2013, in many ways, has been the year of Japan. Interest in Japanese stocks has soared with a rising equity market and weakening currency based on optimism about prime minister Shinzo Abe and his “Abenomics” policies to reinvigorate Japan. Abenomics focuses on a “three-arrow” policy of fiscal stimulus, monetary stimulus and structural reforms. All of Abenomics’ goals are aimed at one thing: promoting economic growth in Japan. The country has been mired in a slow-growth, deflationary slump for some time, and Mr. Abe is determined to reverse that painful cycle of deflation.
A Depreciating Yen Helps Japanese Exporters
Thus far, one side effect (if not a central goal of Abenomics) has been weakness in the yen. We created an Index (the WisdomTree Japan Hedged Equity Index) to focus on companies we believe stand to benefit from a weaker yen—those companies that are exporters and have a global revenue base.1 We hedge the yen from that Index to prevent exchange rate movements from impacting the performance of the Index.
Domestic Consumption Is the Government’s Larger Focus
However, at its core, Abenomics is designed to stimulate economic growth in Japan—by encouraging Japanese consumers to come off the sidelines where they have sat with significant savings for a long time. Domestic consumption is an important element of Abenomics.
To expand our coverage of Japanese stocks beyond just the exporters, we have created an additional Japan Hedged Equity Index focused on the small-cap part of the equity markets that we believe are more levered to local Japanese revenue and consumption.
Key attributes of the small-cap focus of the Japan SmallCap Hedged Equity Index:
1. Small-cap stocks typically export less and are more sensitive to the domestic economy than large-cap stocks.
2. While the WisdomTree Japan Hedged Equity Index has a revenue filter excluding firms that generate more than 80% of their revenue from Japan, the WisdomTree Japan SmallCap Hedged Equity Index has no such revenue screen and is meant to be broadly inclusive of Japanese small-cap dividend payers.
This new Index seeks to balance the export nature of large caps with the more domestic consumption element of many small caps.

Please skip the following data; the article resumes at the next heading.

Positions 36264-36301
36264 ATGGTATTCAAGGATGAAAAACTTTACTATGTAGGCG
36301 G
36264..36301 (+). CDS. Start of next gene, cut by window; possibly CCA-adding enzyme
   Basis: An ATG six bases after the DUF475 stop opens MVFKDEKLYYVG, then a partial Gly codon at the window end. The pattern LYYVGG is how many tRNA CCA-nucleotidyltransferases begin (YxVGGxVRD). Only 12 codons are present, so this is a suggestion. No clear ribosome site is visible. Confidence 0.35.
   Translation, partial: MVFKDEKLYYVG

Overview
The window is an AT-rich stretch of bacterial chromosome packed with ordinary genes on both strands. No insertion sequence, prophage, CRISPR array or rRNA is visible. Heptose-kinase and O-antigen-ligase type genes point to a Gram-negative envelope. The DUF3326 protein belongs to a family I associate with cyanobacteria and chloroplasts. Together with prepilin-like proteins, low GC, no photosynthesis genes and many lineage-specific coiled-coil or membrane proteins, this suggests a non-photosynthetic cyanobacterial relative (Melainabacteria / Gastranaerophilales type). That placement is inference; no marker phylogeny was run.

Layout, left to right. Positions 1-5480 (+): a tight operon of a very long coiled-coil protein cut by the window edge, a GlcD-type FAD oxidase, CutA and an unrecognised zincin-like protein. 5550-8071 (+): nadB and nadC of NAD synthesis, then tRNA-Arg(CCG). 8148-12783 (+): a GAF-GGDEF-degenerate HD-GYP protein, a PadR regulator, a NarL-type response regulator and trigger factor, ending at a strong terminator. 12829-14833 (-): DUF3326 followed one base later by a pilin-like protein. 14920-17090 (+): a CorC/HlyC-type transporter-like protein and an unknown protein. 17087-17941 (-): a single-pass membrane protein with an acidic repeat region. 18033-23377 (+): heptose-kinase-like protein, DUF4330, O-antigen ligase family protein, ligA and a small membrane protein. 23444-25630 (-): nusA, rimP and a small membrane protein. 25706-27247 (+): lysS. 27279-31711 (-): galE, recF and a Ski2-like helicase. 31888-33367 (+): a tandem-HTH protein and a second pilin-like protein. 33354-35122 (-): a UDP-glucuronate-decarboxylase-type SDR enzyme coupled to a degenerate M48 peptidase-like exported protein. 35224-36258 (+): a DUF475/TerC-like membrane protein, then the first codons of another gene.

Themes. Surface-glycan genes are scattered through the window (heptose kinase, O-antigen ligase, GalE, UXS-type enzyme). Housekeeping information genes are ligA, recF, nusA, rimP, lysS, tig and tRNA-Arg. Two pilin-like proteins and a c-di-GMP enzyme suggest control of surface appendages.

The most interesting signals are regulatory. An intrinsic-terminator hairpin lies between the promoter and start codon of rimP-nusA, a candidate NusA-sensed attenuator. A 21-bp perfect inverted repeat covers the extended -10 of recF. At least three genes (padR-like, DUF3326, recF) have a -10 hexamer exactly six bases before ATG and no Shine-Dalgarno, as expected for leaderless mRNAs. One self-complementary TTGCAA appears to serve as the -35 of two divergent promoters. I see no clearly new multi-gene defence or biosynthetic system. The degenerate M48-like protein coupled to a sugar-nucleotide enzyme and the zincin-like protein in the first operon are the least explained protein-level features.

• Small Caps Are Locally Based: The WisdomTree Japan SmallCap Hedged Equity Index derives nearly twice the amount of revenue from within Japan (83%) than the WisdomTree Japan Hedged Equity Index on a weighted average basis.
• Over half the constituents of the Japan SmallCap Hedged Equity Index have 100% of their revenue coming from Japan.
• Sector Comparisons: The WisdomTree Japan SmallCap Hedged Equity Index derives a greater weighted average revenue from within Japan than the WisdomTree Japan Hedged Equity Index in all 10 industry sectors. Consumer Staples, Financials, Health Care and Utilities stand out as being the most locally based, but even the Consumer Discretionary sector (which is the most globally based sector in the export basket) has 82% of its revenue coming from Japan.
Additional Valuation Advantage
The WisdomTree Japan SmallCap Hedged Equity Index also exhibits a valuation advantage compared to the WisdomTree Japan Hedged Equity Index as of the May 31, 2013, Index Screening:
• The WisdomTree Japan SmallCap Hedged Equity Index has a price-to-earnings (P/E) ratio of about 13x earnings and a price-to-book value (P/B) ratio of .8x.
• The WisdomTree Japan Hedged Equity Index has a P/E ratio of about 14x earnings and a P/B ratio of 1.2x.
We believe this relationship between the Japanese large and small cap equities to be impacted by a lot of international investor interest in Japan—the large global revenue generators in the WisdomTree Japan Hedged Equity Index are the firms that these investors would know, whereas the smaller firms in the WisdomTree Japan SmallCap Hedged Equity Index would be less familiar.
We believe that Abenomics will not fade quickly—on both the monetary and fiscal side, commitments have been made with a focus on long-term results and a willingness to stay the course. That points to a need for flexibility: Japan’s global revenue generators might be in favor some of the time, while at other times the focus could shift more toward the more domestically sensitive firms. In conceptualizing how best to measure the performance of Japanese equities, it could make sense to consider each of what we believe are quite different ways of looking at a single country’s equities.
1Companies with a global revenue base are identified as companies that have less than 80% of their revenue coming from Japan.
Important Risks Related to this Article
Foreign investing involves special risks, such as risk of loss from currency fluctuation or political or economic uncertainty. Investments focusing on certain sectors and/or smaller companies increase their vulnerability to any single economic or regulatory development. This may result in greater share price volatility. Investments focusing in Japan, thereby increasing the impact of events and developments in Japan that can adversely affect performance. Investments in currency involve additional special risks, such as credit risk, interest rate fluctuations, derivative investments which can be volatile and may be less liquid than other securities, and more sensitive to the effect of varied economic conditions.